Last summer I heard a bishop say, “We don’t go to Mass to adore Jesus…” (I was too shocked to hear why we do go.) Last week, my own priest in his homily, said something to the effect that we go to Mass to support each other in our journey as Christians.
I can support my friends over coffee; they aren’t why I come to Mass.
Am I wrong to have adoration as my primary focus?? Doesn’t Adoration, Contrition, Thanksgiving, Supplication still apply?
Is this confusion why we have to sing constantly during the Communion procession? There is no silence for personal prayers of gratitude and love.
I’ve tried to ask for clarification, but those who are committed to this community model become very agitated when I question. It’s pretty much the universal model in our diocese. Am I really that far off base? Please some direction or explanation. If I’m wrong, I will do my best to go along with this, but the best spin I can put on it is that it’s rude to ignore our Lord, and I believe it’s probably a lot worse than rude.
We don’t go to Mass to adore Jesus?
Huh! Who knew?
The first of the “Four Ends” for Mass comes to mind. The Four Ends (reasons/aims/purposes) are:
- Adoration [Hey! It’s the first!]
A wag once said,
“To pray the liturgy is to really enter into the mystery of God, to allow ourselves to be brought to the mystery, and to be in the mystery. [We are all] gathered here to enter into the mystery: this is the liturgy. It is God’s time, it is God’s space, it is the cloud of God that surrounds all of us. To celebrate the liturgy is to have this availability to enter into the mystery of God, to enter into His space, His time, to entrust ourselves to this mystery. We would do well today to ask the Lord to give to each of us this ‘sense of the sacred’ — this sense that makes us understand that it is one thing to pray at home, to pray in Church, to pray the Rosary, to pray so many beautiful prayers, to make the Way of the Cross, so many beautiful things, to read the Bible — [but] the Eucharistic celebration is something else. In the celebration we enter into the mystery of God, into that street that we cannot control: only He is the unique One — the glory, the power — He is everything. Let us ask for this grace: that the Lord would teach us to enter into the mystery of God.”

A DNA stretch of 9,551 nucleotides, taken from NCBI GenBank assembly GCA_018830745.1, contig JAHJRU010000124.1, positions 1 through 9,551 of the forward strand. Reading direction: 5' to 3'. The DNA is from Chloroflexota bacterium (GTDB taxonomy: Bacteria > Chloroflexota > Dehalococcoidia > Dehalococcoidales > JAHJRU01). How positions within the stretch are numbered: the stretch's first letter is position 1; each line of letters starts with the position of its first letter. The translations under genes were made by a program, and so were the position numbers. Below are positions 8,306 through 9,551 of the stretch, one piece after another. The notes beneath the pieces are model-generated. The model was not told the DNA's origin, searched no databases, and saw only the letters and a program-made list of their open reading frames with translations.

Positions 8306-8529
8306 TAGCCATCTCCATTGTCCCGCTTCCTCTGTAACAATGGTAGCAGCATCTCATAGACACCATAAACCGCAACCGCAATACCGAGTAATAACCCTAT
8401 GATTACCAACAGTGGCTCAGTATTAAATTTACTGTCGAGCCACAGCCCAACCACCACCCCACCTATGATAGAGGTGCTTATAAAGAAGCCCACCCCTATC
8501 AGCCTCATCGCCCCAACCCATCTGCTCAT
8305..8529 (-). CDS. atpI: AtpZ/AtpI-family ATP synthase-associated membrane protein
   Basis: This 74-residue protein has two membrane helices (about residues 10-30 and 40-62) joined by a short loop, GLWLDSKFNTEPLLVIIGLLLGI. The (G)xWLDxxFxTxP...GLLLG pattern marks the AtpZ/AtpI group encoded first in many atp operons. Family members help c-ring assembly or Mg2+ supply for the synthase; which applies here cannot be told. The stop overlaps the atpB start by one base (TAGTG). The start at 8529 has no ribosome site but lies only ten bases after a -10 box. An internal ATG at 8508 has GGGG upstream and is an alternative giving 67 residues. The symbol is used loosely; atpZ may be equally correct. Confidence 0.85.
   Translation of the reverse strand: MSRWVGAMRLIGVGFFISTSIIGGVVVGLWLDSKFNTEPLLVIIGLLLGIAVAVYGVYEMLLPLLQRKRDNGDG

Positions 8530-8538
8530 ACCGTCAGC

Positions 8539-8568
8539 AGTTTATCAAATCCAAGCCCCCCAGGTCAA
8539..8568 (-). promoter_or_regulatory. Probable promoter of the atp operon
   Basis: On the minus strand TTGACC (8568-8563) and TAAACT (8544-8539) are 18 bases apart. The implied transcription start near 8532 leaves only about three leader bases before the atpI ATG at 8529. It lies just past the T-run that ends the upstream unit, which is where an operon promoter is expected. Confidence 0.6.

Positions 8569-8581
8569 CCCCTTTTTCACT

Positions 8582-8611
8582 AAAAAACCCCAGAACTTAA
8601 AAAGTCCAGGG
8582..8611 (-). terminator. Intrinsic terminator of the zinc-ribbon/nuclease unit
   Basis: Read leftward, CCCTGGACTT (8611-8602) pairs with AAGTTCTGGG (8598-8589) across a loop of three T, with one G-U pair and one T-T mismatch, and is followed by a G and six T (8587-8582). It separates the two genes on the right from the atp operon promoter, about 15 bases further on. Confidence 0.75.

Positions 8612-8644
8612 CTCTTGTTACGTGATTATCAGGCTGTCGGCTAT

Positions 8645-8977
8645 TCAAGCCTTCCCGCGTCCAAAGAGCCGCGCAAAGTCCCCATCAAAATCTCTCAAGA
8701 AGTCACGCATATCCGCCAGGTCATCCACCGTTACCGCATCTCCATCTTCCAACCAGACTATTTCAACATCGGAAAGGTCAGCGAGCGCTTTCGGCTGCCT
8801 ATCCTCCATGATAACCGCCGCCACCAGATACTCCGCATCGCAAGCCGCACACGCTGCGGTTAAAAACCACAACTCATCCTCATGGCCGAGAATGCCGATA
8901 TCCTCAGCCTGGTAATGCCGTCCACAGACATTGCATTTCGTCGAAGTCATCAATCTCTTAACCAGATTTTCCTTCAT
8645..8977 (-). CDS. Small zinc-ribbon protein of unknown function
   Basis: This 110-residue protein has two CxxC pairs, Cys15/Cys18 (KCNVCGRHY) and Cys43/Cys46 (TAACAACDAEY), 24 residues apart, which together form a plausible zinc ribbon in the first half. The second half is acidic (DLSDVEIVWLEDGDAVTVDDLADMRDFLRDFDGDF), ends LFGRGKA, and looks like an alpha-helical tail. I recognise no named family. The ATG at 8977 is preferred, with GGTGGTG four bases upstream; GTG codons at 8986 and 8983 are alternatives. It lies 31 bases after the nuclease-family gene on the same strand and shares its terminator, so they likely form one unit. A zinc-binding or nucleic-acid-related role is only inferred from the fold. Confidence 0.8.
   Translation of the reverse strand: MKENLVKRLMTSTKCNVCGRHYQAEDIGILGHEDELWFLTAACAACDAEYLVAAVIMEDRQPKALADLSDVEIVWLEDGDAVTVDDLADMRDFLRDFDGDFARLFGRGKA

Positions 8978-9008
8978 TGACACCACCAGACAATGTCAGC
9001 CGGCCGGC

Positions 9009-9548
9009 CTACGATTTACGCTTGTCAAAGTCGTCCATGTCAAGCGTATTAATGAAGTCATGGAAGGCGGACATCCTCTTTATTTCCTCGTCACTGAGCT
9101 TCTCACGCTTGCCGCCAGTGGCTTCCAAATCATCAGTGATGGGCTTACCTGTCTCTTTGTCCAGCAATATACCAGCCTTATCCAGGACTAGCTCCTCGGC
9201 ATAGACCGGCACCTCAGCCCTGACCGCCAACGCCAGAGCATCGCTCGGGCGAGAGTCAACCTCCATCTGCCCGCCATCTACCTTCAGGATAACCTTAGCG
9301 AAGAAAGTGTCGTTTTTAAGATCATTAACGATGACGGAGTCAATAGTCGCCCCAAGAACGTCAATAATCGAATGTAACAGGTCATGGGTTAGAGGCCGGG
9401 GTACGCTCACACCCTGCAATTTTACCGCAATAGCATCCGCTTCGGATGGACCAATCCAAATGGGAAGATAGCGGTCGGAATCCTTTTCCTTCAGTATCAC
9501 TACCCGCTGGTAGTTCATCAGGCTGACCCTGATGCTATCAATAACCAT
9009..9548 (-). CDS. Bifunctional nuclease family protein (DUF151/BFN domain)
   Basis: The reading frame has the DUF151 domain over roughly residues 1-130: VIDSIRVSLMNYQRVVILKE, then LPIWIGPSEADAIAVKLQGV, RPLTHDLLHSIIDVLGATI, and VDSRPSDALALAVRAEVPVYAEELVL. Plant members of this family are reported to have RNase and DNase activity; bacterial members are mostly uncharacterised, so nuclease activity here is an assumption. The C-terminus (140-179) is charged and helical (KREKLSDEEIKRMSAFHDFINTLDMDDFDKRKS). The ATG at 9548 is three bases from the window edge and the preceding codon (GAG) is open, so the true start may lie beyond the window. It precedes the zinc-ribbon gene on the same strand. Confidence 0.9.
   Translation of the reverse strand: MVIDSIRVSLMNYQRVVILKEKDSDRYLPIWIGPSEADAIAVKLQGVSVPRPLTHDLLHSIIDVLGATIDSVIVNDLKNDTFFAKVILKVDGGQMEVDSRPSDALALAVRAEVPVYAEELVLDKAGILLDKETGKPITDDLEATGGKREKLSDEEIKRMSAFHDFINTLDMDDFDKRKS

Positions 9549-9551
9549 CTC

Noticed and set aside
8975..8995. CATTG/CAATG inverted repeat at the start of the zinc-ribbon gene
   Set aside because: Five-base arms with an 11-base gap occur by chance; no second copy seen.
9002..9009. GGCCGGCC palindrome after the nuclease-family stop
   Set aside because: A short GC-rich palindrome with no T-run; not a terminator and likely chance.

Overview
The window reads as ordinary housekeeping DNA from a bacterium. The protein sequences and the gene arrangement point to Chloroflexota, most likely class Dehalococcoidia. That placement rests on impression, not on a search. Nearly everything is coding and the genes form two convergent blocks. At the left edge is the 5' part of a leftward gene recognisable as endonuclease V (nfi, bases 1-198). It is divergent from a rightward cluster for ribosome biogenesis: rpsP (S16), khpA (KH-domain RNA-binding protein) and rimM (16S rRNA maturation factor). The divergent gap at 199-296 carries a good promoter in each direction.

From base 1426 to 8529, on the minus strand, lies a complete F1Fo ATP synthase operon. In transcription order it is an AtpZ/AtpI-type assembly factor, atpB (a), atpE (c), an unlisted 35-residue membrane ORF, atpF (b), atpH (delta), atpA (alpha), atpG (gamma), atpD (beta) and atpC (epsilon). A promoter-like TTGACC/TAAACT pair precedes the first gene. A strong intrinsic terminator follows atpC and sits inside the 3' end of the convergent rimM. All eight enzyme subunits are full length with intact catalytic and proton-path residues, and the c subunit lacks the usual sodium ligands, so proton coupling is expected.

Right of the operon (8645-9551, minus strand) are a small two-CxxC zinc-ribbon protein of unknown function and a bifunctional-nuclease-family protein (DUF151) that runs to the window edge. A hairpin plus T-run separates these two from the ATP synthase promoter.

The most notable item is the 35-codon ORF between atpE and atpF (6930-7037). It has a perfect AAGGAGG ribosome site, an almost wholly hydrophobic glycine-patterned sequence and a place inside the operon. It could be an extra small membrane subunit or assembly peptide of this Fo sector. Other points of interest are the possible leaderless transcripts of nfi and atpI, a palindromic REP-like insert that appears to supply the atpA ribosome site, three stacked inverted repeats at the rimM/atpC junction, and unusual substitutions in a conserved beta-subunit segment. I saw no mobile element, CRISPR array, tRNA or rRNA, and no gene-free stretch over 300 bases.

Entering into that mystery is another way of saying adoration.
In the Holy Mass, God touches earth and gives us a glimpse of heaven. The Second Person of the Blessed Trinity becomes truly present in the Eucharistic elements.
God is really there.
Adoration seems like a reasonable response.
Adoration of the God who made us could be among the reasons for going to Mass.
So, keep adoring. And keep ignoring silly things that some people say, even if they wear pointy hats and rings.
Oh… and that wag? That was Pope Francis on 10 February 2014.